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Quantum Leap test flight

#1
I remember someone saying that a flight test of the quantum Leap was going to be in the magazine at some stage during the year. Did that ever come about?
I let me membership lapse for a few months and may have missed it.
 
#6
👍, I didn't realise it was so long ago, I've asked gs aviation to price it now that it's under new management so let's see if it's financially viable. I wonder if it would benefit from the underside vents that are common on the faster wings nowadays
 
#7
👍, I didn't realise it was so long ago, I've asked gs aviation to price it now that it's under new management so let's see if it's financially viable. I wonder if it would benefit from the underside vents that are common on the faster wings nowadays
The underside vents are more tied into the ability to have winglets or not, and guaranteeing pitch stability by preventing undersurface blowdown at low angles of attack, I think... the end of the Quantum wing is open, with no option for winglets or tip fairings...

There's no point investing more development time and work on 15m^2 wing, it's too big for what the market wants.

For the fast cruiser that seems to be what people are after in 2 seaters, 12 to 13m^2 is the size that is going to be preferred. Look at BioniX 2, Exodus Delta Jet 2, etc...

That's the size of the GT450...
 

Dave Morton

Student Pilot
#8
To gain a little more speed on a Quantum wing look at where the washout rods are situated regarding their markings, (each sides markings may not be the same and could have been previously altered to take out turns etc) if they are around the halfway mark you could de-tension the wing and drop them a couple of notches without any adverse effects on handling but possibly achieving around 5mph.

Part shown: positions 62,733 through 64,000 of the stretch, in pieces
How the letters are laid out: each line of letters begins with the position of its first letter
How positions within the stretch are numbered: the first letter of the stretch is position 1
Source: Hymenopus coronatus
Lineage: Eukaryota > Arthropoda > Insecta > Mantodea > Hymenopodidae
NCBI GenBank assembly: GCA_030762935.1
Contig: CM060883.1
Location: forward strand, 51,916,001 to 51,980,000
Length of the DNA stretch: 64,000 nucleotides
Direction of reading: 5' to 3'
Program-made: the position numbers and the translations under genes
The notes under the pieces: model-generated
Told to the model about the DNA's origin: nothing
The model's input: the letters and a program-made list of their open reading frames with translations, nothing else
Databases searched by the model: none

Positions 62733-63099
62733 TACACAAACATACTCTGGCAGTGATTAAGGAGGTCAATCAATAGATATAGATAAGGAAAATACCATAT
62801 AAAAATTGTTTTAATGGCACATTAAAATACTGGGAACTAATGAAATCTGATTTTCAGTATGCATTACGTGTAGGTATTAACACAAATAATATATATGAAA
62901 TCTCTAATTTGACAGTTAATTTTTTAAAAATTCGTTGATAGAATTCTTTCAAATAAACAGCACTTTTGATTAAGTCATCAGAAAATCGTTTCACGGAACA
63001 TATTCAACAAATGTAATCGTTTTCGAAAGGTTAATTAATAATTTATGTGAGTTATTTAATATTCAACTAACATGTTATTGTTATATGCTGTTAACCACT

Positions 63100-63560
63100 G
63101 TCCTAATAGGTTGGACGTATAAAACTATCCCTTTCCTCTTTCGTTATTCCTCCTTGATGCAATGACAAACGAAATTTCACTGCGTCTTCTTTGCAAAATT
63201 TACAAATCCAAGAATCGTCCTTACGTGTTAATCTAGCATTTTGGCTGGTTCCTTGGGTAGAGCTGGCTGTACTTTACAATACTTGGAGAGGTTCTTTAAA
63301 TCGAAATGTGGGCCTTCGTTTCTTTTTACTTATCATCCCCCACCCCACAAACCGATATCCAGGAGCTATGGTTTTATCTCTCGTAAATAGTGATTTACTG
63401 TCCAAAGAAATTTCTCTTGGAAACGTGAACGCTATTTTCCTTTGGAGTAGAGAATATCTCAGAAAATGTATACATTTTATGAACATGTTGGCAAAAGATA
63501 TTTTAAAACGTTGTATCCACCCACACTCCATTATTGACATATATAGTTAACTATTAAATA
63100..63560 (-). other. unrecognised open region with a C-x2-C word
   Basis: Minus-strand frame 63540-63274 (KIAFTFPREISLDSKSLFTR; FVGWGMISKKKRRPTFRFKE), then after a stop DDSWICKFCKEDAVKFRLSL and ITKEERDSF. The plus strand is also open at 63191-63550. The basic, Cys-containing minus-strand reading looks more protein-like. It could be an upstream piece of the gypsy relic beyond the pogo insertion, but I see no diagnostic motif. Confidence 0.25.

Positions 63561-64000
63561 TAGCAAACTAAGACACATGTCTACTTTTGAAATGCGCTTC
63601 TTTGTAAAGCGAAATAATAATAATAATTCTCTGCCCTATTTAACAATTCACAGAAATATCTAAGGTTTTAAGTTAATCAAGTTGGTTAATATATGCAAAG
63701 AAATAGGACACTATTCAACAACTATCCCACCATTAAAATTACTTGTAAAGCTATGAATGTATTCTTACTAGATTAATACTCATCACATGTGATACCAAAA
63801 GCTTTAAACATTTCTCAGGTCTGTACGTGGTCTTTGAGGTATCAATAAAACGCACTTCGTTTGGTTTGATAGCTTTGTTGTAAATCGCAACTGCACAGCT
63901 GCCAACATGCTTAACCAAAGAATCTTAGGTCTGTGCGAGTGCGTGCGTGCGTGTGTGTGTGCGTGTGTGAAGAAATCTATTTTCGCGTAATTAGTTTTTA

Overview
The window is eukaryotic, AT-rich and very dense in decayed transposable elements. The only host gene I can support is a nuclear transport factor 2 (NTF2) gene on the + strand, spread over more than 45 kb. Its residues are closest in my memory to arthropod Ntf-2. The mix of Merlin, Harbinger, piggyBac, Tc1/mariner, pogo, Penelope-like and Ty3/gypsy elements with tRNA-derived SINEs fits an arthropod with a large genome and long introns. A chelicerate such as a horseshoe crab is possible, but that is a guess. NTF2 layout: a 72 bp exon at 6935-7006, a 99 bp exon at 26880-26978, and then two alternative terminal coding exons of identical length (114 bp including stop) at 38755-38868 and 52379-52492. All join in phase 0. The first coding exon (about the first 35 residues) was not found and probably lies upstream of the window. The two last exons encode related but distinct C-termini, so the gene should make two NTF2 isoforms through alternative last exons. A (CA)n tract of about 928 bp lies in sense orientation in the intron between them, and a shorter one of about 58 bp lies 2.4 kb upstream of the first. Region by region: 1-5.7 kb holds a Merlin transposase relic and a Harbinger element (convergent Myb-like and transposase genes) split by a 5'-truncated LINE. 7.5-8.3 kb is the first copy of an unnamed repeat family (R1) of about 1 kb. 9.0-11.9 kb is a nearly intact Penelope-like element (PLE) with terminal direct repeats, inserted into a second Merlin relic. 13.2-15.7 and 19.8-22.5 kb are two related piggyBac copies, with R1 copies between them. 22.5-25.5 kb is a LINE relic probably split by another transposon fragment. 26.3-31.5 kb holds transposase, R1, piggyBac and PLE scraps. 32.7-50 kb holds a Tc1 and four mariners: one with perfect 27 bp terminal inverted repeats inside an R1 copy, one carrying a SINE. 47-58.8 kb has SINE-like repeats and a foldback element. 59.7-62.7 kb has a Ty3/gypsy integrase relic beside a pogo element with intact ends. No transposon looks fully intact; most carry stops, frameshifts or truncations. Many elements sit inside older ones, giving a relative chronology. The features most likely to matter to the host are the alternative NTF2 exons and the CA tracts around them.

Also replace the bungees on the trailing edge and try to make the new bungee a little tighter, however there is a limit as to what you can gain as typically most wings of that age will have lost a significant amount of its taughtness.
 
#9
To gain a little more speed on a Quantum wing look at where the washout rods are situated regarding their markings, (each sides markings may not be the same and could have been previously altered to take out turns etc) if they are around the halfway mark you could de-tension the wing and drop them a couple of notches without any adverse effects on handling but possibly achieving around 5mph.
I assume you mean the tip adjusters as the washout rods are fixed with good reasons for pitch stability. You can rotate the tip adjusters without de-tensioning the wing, once you have slackened the Allen key, look for a hole in the plastic into with you can insert the long part of the tool and rotate the end of the leading edge which has the sail retainer going over it.

If this is any effect on handling it will be to make the wing wind into turns, most noticeable on climbing turns. This wouldn't bother a hang glider pilot, but might be disconcerting for a low airtime flexwing pilot with no experience elsewhere.

Also replace the bungees on the trailing edge and try to make the new bungee a little tighter, however there is a limit as to what you can gain as typically most wings of that age will have lost a significant amount of its taughtness.
There's also a limit on this because tighter bungees adversely affect handling. Once the sail is bagged out on a flexwing, the only real way to restore the spanwise tension is by shimming at the end of the outer leading edge - this isn't an option with the Quantum. Some flexwings have spanwise adjusters at the tip to allow this to be set. New Quantum sails with the Technora trailing edge strip will be better at resisting stretch, as Technora is wickedly stable dimensionally, and it will lower the Betts test values for the main sail, but then adds the Brooks test which is another failure point. This lower stretch also affects trim speed, so a standard Quantum with a new sail may trim out faster anyway.

One of the ways the Leap achieves higher trim speed is because the wing keel has a new hole for the hang point added in front of the existing one, which is what the trimmer and large hidden bungee in the upright then act against to restore lower trim speeds. The Leap has a very different feel in pitch to a basic Quantum. Also, if the trimmer fails, there will be a fair amount of pushing out to do if you don't want to go home at close to 80mph. Worth keeping an eye on the trimmer cord where it exits the top of the upright... there might be a wear point there.